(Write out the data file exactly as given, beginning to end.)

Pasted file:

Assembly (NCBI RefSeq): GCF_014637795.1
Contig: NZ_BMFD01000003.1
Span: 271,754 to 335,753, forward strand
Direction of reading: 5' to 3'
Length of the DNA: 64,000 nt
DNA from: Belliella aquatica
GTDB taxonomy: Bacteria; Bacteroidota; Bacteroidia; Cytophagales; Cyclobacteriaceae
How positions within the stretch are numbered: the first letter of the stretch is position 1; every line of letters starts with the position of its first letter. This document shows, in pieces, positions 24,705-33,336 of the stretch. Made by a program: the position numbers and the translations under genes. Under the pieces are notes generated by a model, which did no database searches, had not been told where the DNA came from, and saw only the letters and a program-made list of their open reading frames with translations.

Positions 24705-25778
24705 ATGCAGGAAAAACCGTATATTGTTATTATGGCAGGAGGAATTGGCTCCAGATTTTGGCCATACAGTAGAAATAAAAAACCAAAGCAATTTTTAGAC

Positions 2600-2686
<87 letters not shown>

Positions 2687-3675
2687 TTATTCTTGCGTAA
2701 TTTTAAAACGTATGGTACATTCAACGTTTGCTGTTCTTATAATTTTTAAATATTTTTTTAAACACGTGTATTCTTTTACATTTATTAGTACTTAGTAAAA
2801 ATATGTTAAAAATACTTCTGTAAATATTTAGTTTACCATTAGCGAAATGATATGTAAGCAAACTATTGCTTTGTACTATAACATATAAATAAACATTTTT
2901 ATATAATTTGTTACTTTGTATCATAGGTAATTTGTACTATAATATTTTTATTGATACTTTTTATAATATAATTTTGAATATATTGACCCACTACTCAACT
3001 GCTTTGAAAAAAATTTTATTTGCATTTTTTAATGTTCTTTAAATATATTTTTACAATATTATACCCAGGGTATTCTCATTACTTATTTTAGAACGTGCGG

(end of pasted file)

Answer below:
Assembly (NCBI RefSeq): GCF_014637795.1
Contig: NZ_BMFD01000003.1
Span: 271,754 to 335,753, forward strand
Direction of reading: 5' to 3'
Length of the DNA: 64,000 nt
DNA from: Belliella aquatica
GTDB taxonomy: Bacteria; Bacteroidota; Bacteroidia; Cytophagales; Cyclobacteriaceae
How positions within the stretch are numbered: the first letter of the stretch is position 1; every line of letters starts with the position of its first letter. This document shows, in pieces, positions 24,705-33,336 of the stretch. Made by a program: the position numbers and the translations under genes. Under the pieces are notes generated by a model, which did no database searches, had not been told where the DNA came from, and saw only the letters and a program-made list of their open reading frames with translations.

Positions 24705-25778
24705 ATGCAGGAAAAACCGTATATTGTTATTATGGCAGGAGGAATTGGCTCCAGATTTTGGCCATACAGTAGAAATAAAAAACCAAAGCAATTTTTAGAC

Positions 2600-2686
<87 letters not shown>

Positions 2687-3675
2687 TTATTCTTGCGTAA
2701 TTTTAAAACGTATGGTACATTCAACGTTTGCTGTTCTTATAATTTTTAAATATTTTTTTAAACACGTGTATTCTTTTACATTTATTAGTACTTAGTAAAA
2801 ATATGTTAAAAATACTTCTGTAAATATTTAGTTTACCATTAGCGAAATGATATGTAAGCAAACTATTGCTTTGTACTATAACATATAAATAAACATTTTT
2901 ATATAATTTGTTACTTTGTATCATAGGTAATTTGTACTATAATATTTTTATTGATACTTTTTATAATATAATTTTGAATATATTGACCCACTACTCAACT
3001 GCTTTGAAAAAAATTTTATTTGCATTTTTTAATGTTCTTTAAATATATTTTTACAATATTATACCCAGGGTATTCTCATTACTTATTTTAGAACGTGCGG